Good Beer By Good People

Ask anyone in Helena for the best beer in town, and they’ll invariably point you toward the Blackfoot.

Friends and fellow homebrewers Brian Smith and Brad Simshaw founded Howling Wolf Homebrew Supply in 1995. With Greg Wermers soon on board, the Blackfoot River Brewing Company officially received its federal brewery license on New Year’s Eve 1998.

The brewery’s slogan sums up their goal: “Real good beer made by real good people.” Located downtown in Montana’s capital city, under the shadows of Mount Helena, Blackfoot is a quintessential Helena watering hole, bursting with plaid, puffies, beards, and even babies.

Photos by Brent Zundel

Lately, though, there has been an increase in suits and ties — not typical attire for a Montana brewery. The 64th Montana Legislature commenced on January 5, and with it, Helena received an influx of around 1,500 new residents. For a capital city, Helena is small, with just under 30,000 people — but every two years, it roars to life as our citizen legislature meets for a brief but busy 90 days.


An old sign left over from Blackfoot’s history as a homebrew supply shop.

Co-founder Smith explained that they do see an influx of patrons during the session, but the suits and ties are perhaps most notable. One regular quipped that they ought to institute a “no suits or ties” dress code during the legislature, he said.

More than that, Smith said, Montana is a big state, full of “diverse opinions and lifestyles.” The Legislature brings people from all over the state, from Eureka to Ekalaka, to Helena in a “melting pot of Montana culture.”

And there are few better places to experience that melting pot than the Blackfoot.

Kendall Van Dyk, a three-term former legislator from Billings, agreed, saying that “the Blackfoot is the perfect environment” for getting to know folks from your own party or from across the aisle in an informal setting. “Relationships are built at places like the Blackfoot,” Van Dyk said.

Any article on Blackfoot would be remiss without exploring what sets their beers apart, so brewer Becky Molm gave me a tour of the brewery. Molm is a story in her own right — she is one of only three female brewers in the entire state.

Blackfoot Collage 2

Top: Becky Molm, one of three female brewers in Montana; Bottom: the brewery floor from above

Blackfoot is the largest brewery in the state that doesn’t filter its beers, a nuance that adds body, flavor, and a bit of haze. Within the past couple of years, they’ve also transitioned from one-size-fits-all pint glasses to 12-ounce style-specific glasses.

The most popular beer is their Single Malt IPA, according to Molm. The Single Malt is brewed with crisp Maris Otter floor-malted barley, without any specialty malts or blending to get in the way. I wasn’t born an IPA lover, but in my opinion this is one of the best IPAs in the state.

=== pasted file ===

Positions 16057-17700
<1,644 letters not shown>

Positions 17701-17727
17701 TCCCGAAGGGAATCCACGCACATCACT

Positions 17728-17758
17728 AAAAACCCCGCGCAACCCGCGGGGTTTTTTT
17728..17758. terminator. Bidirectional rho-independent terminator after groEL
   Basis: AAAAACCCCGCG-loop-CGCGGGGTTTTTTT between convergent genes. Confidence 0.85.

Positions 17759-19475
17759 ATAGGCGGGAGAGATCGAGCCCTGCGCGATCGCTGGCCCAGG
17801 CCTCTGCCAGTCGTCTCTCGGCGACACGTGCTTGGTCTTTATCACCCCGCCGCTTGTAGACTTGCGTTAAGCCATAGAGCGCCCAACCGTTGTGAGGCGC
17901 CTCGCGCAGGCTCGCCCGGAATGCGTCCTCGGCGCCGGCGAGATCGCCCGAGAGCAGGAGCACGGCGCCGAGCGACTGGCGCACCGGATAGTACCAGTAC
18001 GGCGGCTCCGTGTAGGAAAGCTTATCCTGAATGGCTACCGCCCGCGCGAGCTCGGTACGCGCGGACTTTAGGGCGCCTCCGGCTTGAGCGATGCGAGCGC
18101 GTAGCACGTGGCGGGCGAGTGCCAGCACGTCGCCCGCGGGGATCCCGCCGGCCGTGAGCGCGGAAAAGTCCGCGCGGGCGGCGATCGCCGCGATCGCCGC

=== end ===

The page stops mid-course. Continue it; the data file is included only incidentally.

In fact, I was perhaps most impressed by Blackfoot’s IPAs during my visit — their Single Malt, Winter, and Imperial IPAs are all excellent, built on solid malty backbones complemented by hoppy bitterness, instead of the tongue-scraping bitterness that some West Coast IPAs are known for.

If you’re after darker beers, the North Fork Organic Porter has a great roasted coffee flavor balanced by a bit of hop bitterness; the Double Black Diamond Extreme Stout is sweeter with a creamy head. Easy drinkers would enjoy the Cream Ale, with a medium body and crisp finish.


Wednesday through Friday, Blackfoot serves naturally carbonated, cask-conditioned beers from their Beer Engine. The hand pump will make you think you’re in an English pub (speaking from firsthand experience in both cases, however, the Blackfoot beer is much better). A final mightily impressive accomplishment is a lambic-style sour ale, dubbed the Helambic (get it?). The Helambic is inoculated with Belgian yeast, wild yeast, and lactobacillus, then fermented and conditioned for 16 months, before a final secondary fermentation in the bottle.

Blackfoot River's limited edition Helambic beer

The result is 765 individually numbered bottles of golden ale with elements of oak, sour cherry, tart apples and a thick body with moderately low carbonation. This beer would age well in a cellar for a year or two. There are almost no Montana examples of this style, making the Helambic all the more special.

Blackfoot Collage 3

Back at the taproom, I dove into the sampler I’d ordered (all in the name of research), and the community tables around me quickly filled. A couple sat down next to me, immediately engaging me in conversation about good beer, the Legislature, and what makes the Blackfoot such a special place.

As I looked around, I saw beards poking out of flannel shirts, a couple suits, young faces, weathered faces, and an impressive three separate groups towing small children. Montana breweries are focal points of community culture, and Blackfoot exemplifies this.

If you had to design a brewery and taproom from scratch, coming up with Blackfoot would be a success. As corny as it may sound, I can’t help but agree that this is “Real good beer made by real good people.” But I would add one more line: “Drunk by real good people.”

Blackfoot River Brewing Company
66 South Park Avenue
Helena, MT 59601
Open daily 2:00 – 8:00pm.



    I’m a part time Blackfoot Brewery taproom worker and I must say, you captured the essence and feel of this special place, perfectly…….good job!

    Sign me up! Appears to me like your blog and what you speak about is right up my alley!



  • Lynn Vermillion says:

    Thanks so much, Mike, for your very kind comment! What a cool job you have. We look forward to sharing lots of fun MT places with you.



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